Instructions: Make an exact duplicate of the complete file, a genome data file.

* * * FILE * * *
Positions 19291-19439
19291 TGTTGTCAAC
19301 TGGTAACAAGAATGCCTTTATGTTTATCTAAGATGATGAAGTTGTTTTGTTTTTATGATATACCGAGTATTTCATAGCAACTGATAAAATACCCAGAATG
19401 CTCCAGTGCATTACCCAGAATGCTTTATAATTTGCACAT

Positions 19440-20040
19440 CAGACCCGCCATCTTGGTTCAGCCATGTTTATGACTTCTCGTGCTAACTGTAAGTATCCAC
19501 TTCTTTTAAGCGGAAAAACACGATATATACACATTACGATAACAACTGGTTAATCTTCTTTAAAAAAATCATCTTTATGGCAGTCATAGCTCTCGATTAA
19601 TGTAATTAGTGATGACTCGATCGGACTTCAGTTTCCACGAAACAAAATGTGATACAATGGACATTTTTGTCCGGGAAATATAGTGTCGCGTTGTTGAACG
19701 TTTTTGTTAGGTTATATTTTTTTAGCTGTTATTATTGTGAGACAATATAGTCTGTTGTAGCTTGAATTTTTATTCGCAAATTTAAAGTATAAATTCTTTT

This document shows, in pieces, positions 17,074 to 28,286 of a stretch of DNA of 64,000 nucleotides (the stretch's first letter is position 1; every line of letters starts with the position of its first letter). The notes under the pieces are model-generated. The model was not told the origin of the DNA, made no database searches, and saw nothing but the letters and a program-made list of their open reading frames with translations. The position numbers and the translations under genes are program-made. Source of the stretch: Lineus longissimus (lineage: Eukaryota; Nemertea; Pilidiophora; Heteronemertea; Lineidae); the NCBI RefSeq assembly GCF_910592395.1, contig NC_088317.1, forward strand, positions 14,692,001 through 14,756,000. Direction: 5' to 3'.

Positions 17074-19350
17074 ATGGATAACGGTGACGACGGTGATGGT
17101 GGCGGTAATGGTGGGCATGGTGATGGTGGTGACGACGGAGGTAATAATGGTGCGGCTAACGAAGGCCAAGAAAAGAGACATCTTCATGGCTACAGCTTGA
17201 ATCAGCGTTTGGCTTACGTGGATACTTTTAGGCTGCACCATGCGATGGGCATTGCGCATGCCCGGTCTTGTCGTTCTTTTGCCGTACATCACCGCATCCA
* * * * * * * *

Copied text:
Positions 19291-19439
19291 TGTTGTCAAC
19301 TGGTAACAAGAATGCCTTTATGTTTATCTAAGATGATGAAGTTGTTTTGTTTTTATGATATACCGAGTATTTCATAGCAACTGATAAAATACCCAGAATG
19401 CTCCAGTGCATTACCCAGAATGCTTTATAATTTGCACAT

Positions 19440-20040
19440 CAGACCCGCCATCTTGGTTCAGCCATGTTTATGACTTCTCGTGCTAACTGTAAGTATCCAC
19501 TTCTTTTAAGCGGAAAAACACGATATATACACATTACGATAACAACTGGTTAATCTTCTTTAAAAAAATCATCTTTATGGCAGTCATAGCTCTCGATTAA
19601 TGTAATTAGTGATGACTCGATCGGACTTCAGTTTCCACGAAACAAAATGTGATACAATGGACATTTTTGTCCGGGAAATATAGTGTCGCGTTGTTGAACG
19701 TTTTTGTTAGGTTATATTTTTTTAGCTGTTATTATTGTGAGACAATATAGTCTGTTGTAGCTTGAATTTTTATTCGCAAATTTAAAGTATAAATTCTTTT

This document shows, in pieces, positions 17,074 to 28,286 of a stretch of DNA of 64,000 nucleotides (the stretch's first letter is position 1; every line of letters starts with the position of its first letter). The notes under the pieces are model-generated. The model was not told the origin of the DNA, made no database searches, and saw nothing but the letters and a program-made list of their open reading frames with translations. The position numbers and the translations under genes are program-made. Source of the stretch: Lineus longissimus (lineage: Eukaryota; Nemertea; Pilidiophora; Heteronemertea; Lineidae); the NCBI RefSeq assembly GCF_910592395.1, contig NC_088317.1, forward strand, positions 14,692,001 through 14,756,000. Direction: 5' to 3'.

Positions 17074-19350
17074 ATGGATAACGGTGACGACGGTGATGGT
17101 GGCGGTAATGGTGGGCATGGTGATGGTGGTGACGACGGAGGTAATAATGGTGCGGCTAACGAAGGCCAAGAAAAGAGACATCTTCATGGCTACAGCTTGA
17201 ATCAGCGTTTGGCTTACGTGGATACTTTTAGGCTGCACCATGCGATGGGCATTGCGCATGCCCGGTCTTGTCGTTCTTTTGCCGTACATCACCGCATCCA